The new rules of long run fueling
Carboyhdrates are the body’s preferred source of energy, so it’s not likely that runners will eschew pasta and cereal anytime soon, but what about our affection for Gatorade and GU? Running Shorts has discussed the low-carb approach before, but a recent Running Times article prompted me to revisit the topic.
Meb Keflezighi, Olympic medalist, 2009 NYC marathon winner, and 5th place finisher in this year’s Boston marathon often completes long runs relying only water. And he’s probably a better runner because of it. I know what you’re thinking – “Run 18+ miles without gels or Gatorade? No way! I’ll crash”. Ok, I know the idea sounds radical, but stick with me. Managing glycogen stores is one of the most basic tenents of long distance running (and all endurance sports, for that matter). Our bodies can only store about 2,000 calories of carbohydrate (glycogen) in our muscles, so if you burn roughly 100 calories an hour, you’ll run out of fuel or “hit the wall” at about mile 20. However, while glycogen is the most readily accessible form of fuel, our bodies can also turn fat into fuel if necessary – it’s just a more ineffecient process. Since we have an almost unlimited supply of fat stores – “even the thinnest runners have enough body fat to get them through 600 miles” - the trick is to get your body to rely less on glycogen and more on fat stores.
Consuming sports drink and gels over the course of a long run will increase your glycogen levels, but they won’t do much to encourage fat metabolism. Additionally, if you are sensitive to dips in blood sugar, consuming sugar may actually make hypoglycemia worse. After the initial energy boost from the sugar, your body will pump out insulin, and your blood sugar levels may crash. If you can time your fuel intake correctly, this may not be much of an issue, but wouldn’t it be better to avoid the spikes all together?
When I read about Meb’s water-only long runs, I was intrigued. Confession: I find fuel belts cumbersome and gels upset my stomach, so I often do 15-16 mile runs using only water. I felt guilty about this for a long time - was I hindering my performance? Simply being lazy about sports nutrition? Finally my habits seemed justified! It’s important to note, however, the difference between training run nutrition and race day nutrition. Running without carbs may teach your body to more effectively burn fat as fuel, but you’ll want to go in to race day with a full tank of gas (i.e. eat your bagel on race morning and don’t forget your gel). And rather than going buck-wild and doing this weekend’s 20-miler sans-GU, take a more gradual approach. You could do a few pre-breakfast morning runs or if you run doubles – refuel from your first run primarily with protein and fat and you’ll be slightly carbohydrate depleted for the day’s second workout. Most importantly, keep in mind that carbohydrate depletion is not the same as calorie restriction. You still need to fuel and hydrate your body – it’s all a matter of finding the right formula for your optimal performance!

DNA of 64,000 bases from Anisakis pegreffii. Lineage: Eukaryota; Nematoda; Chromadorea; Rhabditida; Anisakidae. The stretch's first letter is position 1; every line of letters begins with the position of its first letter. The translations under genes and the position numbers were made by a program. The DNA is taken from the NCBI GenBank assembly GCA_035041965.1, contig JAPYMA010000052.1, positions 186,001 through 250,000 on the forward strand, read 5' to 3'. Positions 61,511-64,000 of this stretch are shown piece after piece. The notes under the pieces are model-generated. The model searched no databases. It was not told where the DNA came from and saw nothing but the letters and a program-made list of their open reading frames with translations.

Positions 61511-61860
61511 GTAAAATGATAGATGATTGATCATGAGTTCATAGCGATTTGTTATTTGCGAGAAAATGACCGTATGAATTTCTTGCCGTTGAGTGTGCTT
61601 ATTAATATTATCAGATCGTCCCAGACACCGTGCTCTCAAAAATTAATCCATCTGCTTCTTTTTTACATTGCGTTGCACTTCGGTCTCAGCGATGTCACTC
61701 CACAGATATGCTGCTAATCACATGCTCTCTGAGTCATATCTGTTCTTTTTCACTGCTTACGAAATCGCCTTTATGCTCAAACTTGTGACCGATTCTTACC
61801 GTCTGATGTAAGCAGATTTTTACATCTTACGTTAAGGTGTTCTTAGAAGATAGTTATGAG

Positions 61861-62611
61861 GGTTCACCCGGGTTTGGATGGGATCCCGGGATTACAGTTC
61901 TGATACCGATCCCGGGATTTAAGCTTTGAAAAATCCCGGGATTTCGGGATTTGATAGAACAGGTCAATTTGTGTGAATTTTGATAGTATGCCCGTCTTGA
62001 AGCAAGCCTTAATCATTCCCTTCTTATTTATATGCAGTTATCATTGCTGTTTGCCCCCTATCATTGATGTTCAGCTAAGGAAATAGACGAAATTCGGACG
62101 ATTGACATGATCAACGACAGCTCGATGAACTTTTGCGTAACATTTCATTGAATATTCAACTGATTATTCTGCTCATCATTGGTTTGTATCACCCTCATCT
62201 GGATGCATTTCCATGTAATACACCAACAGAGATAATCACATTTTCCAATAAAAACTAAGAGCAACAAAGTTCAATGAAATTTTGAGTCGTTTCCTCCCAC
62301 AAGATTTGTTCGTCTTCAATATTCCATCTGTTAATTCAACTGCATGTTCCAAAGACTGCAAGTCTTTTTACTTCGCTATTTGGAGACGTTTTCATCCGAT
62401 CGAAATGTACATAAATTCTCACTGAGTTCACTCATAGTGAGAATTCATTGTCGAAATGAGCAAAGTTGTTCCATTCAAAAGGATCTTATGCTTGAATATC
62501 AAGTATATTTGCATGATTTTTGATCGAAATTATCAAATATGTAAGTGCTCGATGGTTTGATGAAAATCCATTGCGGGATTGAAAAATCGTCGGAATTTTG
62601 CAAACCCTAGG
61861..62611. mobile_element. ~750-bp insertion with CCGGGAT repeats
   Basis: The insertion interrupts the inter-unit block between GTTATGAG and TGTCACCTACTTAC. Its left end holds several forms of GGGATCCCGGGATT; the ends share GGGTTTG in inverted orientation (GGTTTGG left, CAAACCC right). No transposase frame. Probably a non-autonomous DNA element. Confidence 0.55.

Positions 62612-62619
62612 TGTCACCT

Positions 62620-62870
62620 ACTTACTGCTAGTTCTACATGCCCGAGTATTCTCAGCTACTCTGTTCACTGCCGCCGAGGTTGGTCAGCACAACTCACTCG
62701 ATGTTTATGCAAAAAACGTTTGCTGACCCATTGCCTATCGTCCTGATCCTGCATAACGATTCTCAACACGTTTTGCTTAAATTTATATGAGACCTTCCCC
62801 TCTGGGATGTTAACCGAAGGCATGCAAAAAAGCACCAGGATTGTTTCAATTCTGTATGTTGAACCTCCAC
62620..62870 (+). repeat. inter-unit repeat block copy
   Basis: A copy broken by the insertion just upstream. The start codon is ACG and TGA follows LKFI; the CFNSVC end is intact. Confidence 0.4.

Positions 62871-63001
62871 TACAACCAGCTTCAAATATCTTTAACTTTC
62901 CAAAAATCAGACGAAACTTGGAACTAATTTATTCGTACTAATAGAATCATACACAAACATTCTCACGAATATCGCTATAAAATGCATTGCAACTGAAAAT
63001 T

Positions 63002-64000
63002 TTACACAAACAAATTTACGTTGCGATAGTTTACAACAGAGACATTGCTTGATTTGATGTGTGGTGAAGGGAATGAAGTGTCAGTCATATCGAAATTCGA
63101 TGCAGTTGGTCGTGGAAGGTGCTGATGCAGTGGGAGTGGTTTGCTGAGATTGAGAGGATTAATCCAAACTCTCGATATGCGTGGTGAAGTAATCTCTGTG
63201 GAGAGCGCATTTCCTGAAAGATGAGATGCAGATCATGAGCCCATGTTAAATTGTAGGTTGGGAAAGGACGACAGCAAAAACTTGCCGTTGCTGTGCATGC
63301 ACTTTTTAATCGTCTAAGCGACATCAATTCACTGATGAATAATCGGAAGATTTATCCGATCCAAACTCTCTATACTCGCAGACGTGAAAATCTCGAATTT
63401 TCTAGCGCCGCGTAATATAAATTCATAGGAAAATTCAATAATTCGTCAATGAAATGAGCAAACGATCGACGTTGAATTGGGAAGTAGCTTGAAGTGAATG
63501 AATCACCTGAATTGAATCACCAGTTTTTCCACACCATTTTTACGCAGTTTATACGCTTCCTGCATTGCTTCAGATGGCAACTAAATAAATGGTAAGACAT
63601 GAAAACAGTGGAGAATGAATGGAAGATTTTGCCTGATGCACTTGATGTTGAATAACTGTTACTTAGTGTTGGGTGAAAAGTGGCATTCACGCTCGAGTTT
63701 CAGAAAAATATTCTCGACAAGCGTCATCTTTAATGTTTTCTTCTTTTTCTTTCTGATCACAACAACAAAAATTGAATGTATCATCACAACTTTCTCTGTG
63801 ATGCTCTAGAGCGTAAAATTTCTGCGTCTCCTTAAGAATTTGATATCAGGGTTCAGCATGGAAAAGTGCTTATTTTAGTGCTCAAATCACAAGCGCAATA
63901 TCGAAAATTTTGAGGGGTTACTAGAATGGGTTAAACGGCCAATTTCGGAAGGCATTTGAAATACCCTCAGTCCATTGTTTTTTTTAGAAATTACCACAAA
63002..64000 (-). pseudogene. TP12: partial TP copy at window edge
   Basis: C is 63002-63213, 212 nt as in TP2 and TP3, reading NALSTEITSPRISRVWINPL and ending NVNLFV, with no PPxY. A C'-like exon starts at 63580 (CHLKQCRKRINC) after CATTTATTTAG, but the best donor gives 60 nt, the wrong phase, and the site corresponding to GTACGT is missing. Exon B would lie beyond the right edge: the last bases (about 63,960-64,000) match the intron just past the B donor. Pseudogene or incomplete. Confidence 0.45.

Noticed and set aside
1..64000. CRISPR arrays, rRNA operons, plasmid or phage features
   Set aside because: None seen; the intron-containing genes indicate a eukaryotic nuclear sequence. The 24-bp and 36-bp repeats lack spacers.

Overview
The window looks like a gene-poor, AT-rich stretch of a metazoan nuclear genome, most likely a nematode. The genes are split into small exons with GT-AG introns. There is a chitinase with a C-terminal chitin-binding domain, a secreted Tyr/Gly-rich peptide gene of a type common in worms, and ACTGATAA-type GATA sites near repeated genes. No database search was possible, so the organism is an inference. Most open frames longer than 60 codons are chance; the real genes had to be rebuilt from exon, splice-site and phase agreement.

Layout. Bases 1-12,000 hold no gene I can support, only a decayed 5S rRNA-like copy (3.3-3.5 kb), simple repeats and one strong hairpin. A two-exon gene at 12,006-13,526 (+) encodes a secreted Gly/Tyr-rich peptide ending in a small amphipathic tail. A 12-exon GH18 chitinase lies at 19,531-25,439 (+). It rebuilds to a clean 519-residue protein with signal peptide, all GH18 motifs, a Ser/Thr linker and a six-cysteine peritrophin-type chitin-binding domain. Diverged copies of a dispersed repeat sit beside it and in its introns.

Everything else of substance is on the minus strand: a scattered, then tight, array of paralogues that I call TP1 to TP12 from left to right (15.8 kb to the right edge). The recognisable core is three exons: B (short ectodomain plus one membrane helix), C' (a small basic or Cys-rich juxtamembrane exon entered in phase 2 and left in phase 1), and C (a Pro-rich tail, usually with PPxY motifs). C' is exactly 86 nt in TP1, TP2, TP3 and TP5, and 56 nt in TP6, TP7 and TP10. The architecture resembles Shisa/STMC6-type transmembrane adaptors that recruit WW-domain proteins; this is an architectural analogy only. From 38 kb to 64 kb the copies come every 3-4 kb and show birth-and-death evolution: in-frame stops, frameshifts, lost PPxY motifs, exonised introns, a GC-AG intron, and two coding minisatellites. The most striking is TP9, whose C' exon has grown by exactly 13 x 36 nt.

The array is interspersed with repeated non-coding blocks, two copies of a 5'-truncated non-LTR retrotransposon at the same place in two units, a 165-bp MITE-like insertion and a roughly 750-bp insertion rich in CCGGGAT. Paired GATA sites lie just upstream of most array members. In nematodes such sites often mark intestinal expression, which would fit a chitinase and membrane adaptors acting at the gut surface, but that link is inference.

And if you remain skeptical about running long in a carb-depleted state, there may be a middle ground. Meb recently endorsed a new sports drink called UCAN, which contains a “superstarch”. The touted benefits of the superstarch are more stable blood sugar levels and a suppressed insulin response (i.e. less glycogen and more fat burning). It’s too early to tell what effect this product will have on the running community, but nonetheless, it’s an innovative alternative to mainstream sports drinks.